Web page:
Oct 20 2011
The Indonesian island of Sabang is having trouble marketing itself as a tourist destination because it’s ruled by strict Islamic law. But that doesn’t stop this bikini-clad tourist from going there, because she was told it is safe…as long as she doesn’t venture into town without being covered from head to toe.
APM In Indonesia, the world’s biggest Muslim country, thoughts are far from anti-government violence — more along the lines of government-sponsored tourism. But strict Sharia law in some places isn’t helping at all. There are fewer than 10 international-style hotels on Sabang right now, because Sabang has some image issues as far as tourism goes because it’s part of Aceh, the only Indonesian province under Sharia, or Islamic, law.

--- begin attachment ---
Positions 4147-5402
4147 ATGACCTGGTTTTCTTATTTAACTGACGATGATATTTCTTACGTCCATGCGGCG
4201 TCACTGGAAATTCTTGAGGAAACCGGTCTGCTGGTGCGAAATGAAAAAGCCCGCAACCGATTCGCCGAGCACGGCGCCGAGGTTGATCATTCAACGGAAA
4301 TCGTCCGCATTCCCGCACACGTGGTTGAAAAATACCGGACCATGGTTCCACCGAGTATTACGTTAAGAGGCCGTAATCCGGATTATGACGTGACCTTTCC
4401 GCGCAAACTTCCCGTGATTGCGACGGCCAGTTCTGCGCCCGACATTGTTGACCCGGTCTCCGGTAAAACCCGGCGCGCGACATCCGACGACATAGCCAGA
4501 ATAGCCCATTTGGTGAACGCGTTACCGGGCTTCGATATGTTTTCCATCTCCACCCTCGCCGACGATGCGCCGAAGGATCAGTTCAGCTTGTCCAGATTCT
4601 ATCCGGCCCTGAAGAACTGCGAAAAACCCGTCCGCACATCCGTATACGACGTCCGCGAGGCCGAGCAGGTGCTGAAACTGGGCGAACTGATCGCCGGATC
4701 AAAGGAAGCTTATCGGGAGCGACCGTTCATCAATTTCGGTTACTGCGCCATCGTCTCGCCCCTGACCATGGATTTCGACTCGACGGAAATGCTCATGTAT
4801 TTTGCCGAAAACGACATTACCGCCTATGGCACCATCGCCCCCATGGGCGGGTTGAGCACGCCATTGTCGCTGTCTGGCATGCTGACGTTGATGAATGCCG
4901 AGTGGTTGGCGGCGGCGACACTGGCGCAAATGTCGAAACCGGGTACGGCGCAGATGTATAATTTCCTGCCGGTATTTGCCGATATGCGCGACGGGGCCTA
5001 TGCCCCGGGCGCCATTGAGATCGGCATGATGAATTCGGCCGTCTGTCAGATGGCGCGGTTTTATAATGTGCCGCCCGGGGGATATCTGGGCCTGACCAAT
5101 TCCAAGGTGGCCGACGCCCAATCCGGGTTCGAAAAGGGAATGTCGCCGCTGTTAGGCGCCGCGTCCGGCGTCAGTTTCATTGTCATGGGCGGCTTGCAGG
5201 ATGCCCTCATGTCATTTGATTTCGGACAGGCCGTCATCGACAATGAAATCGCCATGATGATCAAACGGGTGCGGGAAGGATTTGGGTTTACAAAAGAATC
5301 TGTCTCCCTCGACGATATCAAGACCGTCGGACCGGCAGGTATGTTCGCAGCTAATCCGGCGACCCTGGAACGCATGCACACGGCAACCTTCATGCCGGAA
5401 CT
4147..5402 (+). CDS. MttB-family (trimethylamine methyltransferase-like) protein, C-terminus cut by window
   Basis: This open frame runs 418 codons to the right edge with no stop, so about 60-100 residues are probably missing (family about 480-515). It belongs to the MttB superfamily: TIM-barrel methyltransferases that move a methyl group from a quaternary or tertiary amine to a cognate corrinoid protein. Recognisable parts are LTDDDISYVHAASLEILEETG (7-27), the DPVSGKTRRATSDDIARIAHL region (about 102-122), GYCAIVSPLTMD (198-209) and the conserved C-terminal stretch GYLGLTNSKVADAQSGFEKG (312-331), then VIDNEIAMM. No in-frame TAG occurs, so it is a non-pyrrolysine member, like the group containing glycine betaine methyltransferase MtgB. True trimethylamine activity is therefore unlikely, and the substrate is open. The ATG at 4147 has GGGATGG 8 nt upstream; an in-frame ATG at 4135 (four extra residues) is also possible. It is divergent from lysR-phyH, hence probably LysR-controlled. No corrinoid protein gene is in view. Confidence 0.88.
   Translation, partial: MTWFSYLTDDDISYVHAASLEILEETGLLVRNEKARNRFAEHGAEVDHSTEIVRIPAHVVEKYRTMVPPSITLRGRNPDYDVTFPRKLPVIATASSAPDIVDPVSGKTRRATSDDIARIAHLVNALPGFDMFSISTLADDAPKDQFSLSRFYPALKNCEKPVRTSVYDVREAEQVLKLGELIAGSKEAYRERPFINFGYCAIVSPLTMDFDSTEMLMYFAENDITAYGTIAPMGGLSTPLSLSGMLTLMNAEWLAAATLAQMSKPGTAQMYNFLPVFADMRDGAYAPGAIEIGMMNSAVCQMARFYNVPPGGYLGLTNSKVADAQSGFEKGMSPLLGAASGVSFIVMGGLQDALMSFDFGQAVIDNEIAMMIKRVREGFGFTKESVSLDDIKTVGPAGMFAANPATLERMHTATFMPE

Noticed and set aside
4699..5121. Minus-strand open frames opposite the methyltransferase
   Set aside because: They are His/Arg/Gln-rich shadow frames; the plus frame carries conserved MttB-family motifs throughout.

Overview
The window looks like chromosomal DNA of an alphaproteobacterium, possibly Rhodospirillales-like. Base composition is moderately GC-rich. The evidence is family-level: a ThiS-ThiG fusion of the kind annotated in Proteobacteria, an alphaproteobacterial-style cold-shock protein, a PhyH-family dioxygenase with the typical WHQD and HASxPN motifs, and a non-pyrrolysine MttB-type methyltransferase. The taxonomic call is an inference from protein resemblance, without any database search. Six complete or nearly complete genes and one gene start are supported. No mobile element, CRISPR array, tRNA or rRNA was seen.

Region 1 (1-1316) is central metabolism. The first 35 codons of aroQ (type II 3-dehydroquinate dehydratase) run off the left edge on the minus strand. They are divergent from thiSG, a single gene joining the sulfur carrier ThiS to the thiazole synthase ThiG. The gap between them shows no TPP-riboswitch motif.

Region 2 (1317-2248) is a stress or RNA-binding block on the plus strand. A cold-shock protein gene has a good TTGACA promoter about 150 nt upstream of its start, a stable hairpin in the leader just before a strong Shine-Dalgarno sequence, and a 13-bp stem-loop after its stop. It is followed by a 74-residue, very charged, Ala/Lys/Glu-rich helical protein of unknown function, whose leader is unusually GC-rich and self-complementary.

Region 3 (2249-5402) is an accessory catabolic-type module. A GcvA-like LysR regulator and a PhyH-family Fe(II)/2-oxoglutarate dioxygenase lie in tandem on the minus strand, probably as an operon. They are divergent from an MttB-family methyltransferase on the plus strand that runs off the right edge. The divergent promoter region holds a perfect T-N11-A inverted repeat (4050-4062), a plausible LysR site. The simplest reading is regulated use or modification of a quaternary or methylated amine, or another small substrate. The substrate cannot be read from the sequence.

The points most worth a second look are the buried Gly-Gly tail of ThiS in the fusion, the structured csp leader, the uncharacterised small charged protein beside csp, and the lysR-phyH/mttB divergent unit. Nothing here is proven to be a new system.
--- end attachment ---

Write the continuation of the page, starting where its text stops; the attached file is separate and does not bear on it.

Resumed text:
In Aceh, Sharia means, among other things, no alcohol, no bikinis, and unmarried couples better not go out in public. A sign on the mainland of Aceh says, “If you are alone with someone who is not a family member, you invite a third, Satan.”
The hotel owner, Freddie Rousseau, a former UN socialist, likes it just the way it is. The Sabang government is considering having more enclaves, special places like Freddie’s where Sharia law doesn’t apply and tourists can feel more comfortable wearing bikinis and having a beer. For now.